Peter and I sniffed at each other and continued to wait in line. When we entered the space it felt like an overly ambitious art installation. Bright colors, too much visual stimulation coming from too many screens. A bar completely out of sync with the moment in history we were supposed to be celebrating. Nothing felt genuine, it was all twenty-first century chic being sold under the guise of tie-die.

I began to feel had, pissed, heartbroken. With flowers in their hands, people stood by dumbly. An aging hippie passed me wearing Google Glasses. The lyrics “Are you going / to San Francisco?” played over a fuzzy sound system. It was a bassy remix. More funny hats, a bald guy blowing bubbles passed by. Peace signs on t-shirts; on one of the screens a giant Love graphic morphed into the word “Peace” above the stage. This was Moloch, and Allen Ginsberg was dead.

When Diamond Dave — the evening’s Emcee — appeared, all hope was lost. He read a list of slogans that ended in “don’t panic, keep it organic.” The words were meaningless, his fist pumps even less convincing. What had he been doing all these years, I wondered?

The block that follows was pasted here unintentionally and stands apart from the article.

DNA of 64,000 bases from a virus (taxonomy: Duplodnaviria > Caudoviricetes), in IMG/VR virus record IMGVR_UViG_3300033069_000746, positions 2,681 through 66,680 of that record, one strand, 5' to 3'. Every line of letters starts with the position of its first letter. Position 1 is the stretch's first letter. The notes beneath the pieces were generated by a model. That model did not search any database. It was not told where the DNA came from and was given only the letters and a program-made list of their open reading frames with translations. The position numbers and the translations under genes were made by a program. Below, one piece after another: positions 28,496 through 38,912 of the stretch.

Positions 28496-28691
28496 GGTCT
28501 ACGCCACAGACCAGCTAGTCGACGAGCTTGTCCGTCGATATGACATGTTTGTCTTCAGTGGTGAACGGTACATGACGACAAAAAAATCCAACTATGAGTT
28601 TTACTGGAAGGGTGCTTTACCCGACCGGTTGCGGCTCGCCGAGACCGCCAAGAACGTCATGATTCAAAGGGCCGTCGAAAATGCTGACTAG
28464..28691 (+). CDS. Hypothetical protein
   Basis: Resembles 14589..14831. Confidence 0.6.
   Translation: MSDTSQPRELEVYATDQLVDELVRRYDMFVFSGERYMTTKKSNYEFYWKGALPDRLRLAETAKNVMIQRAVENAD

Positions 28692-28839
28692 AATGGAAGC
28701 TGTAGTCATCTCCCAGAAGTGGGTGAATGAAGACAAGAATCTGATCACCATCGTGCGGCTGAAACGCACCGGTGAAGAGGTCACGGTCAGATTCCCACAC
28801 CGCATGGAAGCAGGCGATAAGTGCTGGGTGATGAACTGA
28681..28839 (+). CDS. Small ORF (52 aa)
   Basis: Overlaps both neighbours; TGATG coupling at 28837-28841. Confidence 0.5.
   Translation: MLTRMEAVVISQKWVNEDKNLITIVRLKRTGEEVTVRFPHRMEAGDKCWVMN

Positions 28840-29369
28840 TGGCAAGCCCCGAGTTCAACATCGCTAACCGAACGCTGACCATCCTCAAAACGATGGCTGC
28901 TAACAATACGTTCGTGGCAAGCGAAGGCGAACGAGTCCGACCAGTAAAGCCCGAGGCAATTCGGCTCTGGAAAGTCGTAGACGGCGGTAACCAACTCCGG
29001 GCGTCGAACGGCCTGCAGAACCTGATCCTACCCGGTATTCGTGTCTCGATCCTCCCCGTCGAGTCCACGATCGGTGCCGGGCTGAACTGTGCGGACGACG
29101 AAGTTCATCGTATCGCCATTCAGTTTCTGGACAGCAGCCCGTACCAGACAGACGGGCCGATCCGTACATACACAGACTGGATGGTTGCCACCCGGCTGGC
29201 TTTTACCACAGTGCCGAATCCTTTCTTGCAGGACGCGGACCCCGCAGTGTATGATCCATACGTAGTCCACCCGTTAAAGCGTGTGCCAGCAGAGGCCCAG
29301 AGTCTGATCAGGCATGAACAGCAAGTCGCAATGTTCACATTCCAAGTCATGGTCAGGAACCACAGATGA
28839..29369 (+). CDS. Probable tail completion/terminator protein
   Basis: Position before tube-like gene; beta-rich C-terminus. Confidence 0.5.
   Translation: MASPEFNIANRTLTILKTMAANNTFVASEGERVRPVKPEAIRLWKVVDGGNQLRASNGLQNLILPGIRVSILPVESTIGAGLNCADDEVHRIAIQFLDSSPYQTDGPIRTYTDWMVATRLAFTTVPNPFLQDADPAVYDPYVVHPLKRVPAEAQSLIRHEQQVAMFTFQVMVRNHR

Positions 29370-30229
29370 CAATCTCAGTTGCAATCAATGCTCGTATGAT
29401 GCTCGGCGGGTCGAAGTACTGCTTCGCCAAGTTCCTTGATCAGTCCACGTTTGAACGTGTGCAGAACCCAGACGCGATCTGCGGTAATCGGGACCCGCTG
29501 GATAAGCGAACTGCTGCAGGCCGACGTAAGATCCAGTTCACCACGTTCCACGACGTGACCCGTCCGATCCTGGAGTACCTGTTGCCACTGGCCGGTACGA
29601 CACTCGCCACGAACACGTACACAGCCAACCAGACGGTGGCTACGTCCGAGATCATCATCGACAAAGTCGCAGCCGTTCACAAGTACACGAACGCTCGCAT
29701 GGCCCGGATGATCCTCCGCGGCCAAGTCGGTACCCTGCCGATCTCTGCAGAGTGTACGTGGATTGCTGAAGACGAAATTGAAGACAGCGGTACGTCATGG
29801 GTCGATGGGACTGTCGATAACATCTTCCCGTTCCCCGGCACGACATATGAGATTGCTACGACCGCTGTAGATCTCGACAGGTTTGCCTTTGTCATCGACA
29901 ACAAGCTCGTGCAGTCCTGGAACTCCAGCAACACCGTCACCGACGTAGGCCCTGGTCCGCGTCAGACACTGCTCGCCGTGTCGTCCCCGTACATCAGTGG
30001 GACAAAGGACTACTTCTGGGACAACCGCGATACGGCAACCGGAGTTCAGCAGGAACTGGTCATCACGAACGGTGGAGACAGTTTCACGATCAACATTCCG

This was a bad dream, a cruel awakening. They wheeled Wavy Gravy in to the center of the stage so he could preside over his own terrible music being piped in at maximum volume. For no apparent reason, he wore a big red clown nose. Barry Melton, of Country Joe and the Fish, later played one song and then announced he had to leave because he almost died two days ago from the flu. The Human Be-In All Star band sounded OK, but the remaining members may all be gone within the year.

The crowd cheered. What a waste. Corporate sponsors appeared in even more dramatic costumes to talk about peace and love and their new websites.

“Does anyone else want to promote a show?” an announcer asked.

I had no idea what to do but capture video footage and send sullen text messages to old friends. Would I have fared better on acid? Probably worse. That’s an important lesson to be noted.

I nursed a beer and watched people decades older than me get down on the dance floor. Under different circumstances, I might have joined in; but tonight my body ached. This was a high school reunion I wasn’t invited to.

I wanted to be old for their sake. I wanted to protest, to stand for something and make an argument, or at least engage someone in conversation. But the music was too loud. The people were into it.

I was alone on behalf of ghosts.



Michael Fisher

Writer, teacher, recovering academic. After finishing my PhD in American history, I moved to San Francisco in 2016. This blog tells the story.